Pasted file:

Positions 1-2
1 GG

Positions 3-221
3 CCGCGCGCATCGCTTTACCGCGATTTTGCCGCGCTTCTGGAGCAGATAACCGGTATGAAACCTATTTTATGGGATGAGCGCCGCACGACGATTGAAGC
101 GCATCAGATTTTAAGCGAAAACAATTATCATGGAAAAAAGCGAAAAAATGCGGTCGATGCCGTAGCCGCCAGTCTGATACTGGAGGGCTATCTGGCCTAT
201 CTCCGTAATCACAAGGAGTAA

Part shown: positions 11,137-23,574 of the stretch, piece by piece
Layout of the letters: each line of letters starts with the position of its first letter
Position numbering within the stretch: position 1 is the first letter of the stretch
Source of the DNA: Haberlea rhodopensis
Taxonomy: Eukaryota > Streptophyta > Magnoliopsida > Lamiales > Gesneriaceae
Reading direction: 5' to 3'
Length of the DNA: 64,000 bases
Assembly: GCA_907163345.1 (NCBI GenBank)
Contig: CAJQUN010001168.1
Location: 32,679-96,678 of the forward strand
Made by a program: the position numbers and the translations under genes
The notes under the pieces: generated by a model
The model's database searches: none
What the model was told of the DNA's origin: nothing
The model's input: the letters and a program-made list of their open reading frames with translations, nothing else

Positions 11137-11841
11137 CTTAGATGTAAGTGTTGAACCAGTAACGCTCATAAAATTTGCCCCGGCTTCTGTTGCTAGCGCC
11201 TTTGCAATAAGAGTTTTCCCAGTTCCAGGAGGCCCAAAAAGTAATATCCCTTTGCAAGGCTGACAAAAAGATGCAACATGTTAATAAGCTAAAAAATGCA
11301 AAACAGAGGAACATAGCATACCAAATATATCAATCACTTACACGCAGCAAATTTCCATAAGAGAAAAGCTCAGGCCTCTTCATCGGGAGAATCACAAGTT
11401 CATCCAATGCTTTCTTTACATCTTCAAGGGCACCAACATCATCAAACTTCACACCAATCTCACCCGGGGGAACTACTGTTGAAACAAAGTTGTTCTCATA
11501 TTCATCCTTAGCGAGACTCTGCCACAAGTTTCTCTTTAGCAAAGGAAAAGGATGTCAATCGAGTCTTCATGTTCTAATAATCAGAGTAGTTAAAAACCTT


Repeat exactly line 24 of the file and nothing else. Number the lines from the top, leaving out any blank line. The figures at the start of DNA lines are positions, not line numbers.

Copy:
11201 TTTGCAATAAGAGTTTTCCCAGTTCCAGGAGGCCCAAAAAGTAATATCCCTTTGCAAGGCTGACAAAAAGATGCAACATGTTAATAAGCTAAAAAATGCA